Youth ministry is called to gather the questions of young people of today and, from them, to initiate a true and honest dialogue to bring Christ into their lives. And in this connection, a true dialogue can be engaged in by one who lives a personal relation with the Lord Jesus, which overflows into the relation with brothers.
You have come together for this reason, to create a “network” of acquaintances and friendships at the European level, thanks to which those in charge of the Continent’s youth pastoral ministry can share experiences had “in the field” and the questions that flow from them. We are well aware that there is much to be done. I ask you not to ever tire of proclaiming the Gospel, with your life and word: Today’s Europe is in need of rediscovering it!
Therefore, I wish to encourage you to consider the present reality of European young people with the look of Christ. He teaches you to see not only the challenges and problems, but to recognize the many seeds of love and hope scattered in the terrain of this Continent, which has given the Church a great number of men and women Saints, and many of these are young! Let us not forget that we have been given the task to sow, but it is God who makes the seeds grow that we scatter (cf. 1 Corinthians 3:7).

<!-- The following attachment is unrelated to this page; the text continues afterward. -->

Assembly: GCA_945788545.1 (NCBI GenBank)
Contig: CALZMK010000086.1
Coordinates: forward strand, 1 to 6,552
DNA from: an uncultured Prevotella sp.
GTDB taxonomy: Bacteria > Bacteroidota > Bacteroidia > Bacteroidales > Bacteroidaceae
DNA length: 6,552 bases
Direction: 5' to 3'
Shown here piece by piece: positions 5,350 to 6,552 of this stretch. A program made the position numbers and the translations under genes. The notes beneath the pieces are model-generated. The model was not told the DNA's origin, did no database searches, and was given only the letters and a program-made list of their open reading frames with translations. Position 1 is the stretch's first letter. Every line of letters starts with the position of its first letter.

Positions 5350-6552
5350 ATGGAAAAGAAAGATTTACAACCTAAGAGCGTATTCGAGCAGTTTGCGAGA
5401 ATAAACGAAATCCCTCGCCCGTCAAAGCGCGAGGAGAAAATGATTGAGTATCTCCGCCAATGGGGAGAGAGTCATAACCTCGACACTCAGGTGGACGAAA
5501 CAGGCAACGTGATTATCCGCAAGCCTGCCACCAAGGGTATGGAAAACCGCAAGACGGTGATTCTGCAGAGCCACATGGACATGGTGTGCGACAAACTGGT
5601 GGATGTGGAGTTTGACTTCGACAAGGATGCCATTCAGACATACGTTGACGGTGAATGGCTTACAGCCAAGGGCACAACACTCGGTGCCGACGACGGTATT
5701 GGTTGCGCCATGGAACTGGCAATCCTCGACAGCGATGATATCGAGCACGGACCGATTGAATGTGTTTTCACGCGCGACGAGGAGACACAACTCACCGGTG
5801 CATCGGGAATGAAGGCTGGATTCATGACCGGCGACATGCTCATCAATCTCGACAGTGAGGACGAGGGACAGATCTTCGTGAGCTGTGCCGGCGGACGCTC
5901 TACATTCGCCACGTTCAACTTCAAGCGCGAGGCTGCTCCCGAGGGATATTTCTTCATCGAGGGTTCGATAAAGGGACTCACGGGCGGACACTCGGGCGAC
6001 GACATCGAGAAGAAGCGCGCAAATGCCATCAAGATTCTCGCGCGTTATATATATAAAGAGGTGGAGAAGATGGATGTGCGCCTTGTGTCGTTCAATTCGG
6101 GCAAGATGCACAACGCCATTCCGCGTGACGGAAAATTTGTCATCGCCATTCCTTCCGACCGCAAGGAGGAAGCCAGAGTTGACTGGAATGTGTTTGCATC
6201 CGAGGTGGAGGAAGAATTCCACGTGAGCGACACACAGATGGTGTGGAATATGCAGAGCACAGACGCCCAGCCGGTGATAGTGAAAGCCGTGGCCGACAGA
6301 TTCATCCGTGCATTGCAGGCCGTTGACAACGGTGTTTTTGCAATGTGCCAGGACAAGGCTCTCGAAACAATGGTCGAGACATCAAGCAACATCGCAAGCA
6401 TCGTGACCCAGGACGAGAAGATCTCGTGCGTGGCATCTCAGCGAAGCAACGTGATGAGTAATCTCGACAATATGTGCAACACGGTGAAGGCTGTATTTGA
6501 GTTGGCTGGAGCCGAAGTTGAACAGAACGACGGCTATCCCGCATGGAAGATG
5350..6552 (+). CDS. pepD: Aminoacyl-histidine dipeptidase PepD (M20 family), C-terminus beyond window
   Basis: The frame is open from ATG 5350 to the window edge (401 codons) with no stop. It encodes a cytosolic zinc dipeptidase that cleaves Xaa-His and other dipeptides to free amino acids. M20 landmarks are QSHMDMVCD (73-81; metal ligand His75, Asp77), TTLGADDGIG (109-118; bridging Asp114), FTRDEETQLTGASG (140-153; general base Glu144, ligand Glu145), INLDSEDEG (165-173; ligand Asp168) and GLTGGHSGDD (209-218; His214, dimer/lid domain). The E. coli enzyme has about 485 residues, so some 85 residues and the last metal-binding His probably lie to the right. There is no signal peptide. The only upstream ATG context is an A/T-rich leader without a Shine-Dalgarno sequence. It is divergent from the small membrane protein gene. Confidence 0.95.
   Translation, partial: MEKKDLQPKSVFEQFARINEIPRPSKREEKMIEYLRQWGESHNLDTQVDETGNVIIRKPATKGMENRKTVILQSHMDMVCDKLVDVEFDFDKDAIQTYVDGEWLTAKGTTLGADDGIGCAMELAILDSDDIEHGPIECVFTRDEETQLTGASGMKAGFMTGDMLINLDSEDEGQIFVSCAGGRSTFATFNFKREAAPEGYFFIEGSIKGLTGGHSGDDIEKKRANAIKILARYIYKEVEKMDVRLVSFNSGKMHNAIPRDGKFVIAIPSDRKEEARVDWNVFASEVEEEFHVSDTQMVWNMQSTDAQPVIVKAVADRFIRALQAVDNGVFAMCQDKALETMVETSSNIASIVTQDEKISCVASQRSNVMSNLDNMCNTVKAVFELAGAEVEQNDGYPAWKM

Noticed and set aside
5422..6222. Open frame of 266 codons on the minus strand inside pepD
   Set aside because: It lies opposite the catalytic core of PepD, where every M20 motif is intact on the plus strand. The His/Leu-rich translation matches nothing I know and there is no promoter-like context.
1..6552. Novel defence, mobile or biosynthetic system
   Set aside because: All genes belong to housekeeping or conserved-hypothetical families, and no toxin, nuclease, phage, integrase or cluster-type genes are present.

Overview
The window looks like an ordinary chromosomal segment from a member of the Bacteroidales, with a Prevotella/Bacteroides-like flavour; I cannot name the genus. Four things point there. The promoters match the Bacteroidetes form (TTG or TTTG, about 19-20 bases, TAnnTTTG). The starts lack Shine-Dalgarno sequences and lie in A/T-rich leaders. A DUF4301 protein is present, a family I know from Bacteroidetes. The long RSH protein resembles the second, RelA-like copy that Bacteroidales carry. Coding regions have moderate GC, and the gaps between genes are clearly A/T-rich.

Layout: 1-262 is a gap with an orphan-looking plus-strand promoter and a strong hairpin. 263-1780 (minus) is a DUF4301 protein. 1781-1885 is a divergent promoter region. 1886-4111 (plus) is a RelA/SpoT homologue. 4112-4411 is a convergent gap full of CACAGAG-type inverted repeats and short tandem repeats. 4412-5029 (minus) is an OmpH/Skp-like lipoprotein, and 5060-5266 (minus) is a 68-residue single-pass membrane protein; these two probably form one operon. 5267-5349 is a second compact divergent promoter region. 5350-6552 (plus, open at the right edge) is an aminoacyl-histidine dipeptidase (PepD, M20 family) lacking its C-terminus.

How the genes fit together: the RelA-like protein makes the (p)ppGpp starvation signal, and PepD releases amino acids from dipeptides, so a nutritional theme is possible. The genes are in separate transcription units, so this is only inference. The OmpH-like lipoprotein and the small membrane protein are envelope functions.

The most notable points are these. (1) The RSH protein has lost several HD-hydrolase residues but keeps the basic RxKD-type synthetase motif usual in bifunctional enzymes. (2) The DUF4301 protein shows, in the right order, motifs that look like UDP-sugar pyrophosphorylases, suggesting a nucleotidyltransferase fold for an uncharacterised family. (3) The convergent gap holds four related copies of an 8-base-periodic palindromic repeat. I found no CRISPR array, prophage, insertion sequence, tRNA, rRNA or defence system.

While you sow the Lord’s Word in this vast field that is European youth, you have the occasion to witness the reasons of the hope that is in you, with gentleness and respect (cf. 1 Peter 3:15). You can help young people to realize that faith is not opposed to reason, and thus support them to become joyful protagonists of the evangelization of their contemporaries.
Finally, dear friends, in this year that calls attention at the same time to the family and to consecrated life, youth pastoral ministry is called to propose to young people a path of vocational discernment, to prepare themselves to follow Jesus on the way of conjugal and family life or on that of a special consecration to the service of the Kingdom of God.
I pray to the Lord, through the intercession of the Holy Virgin, that the work of these days is rich in fruits for your commitment in youth ministry and, yet first, for your path of holiness, because it is holiness that makes the Church grow and opens hearts to receive the Gospel. I ask you, please, to pray for me and I bless you affectionately.
From the Vatican, December 11, 2014
[Original text: Italian]
[Translation by ZENIT]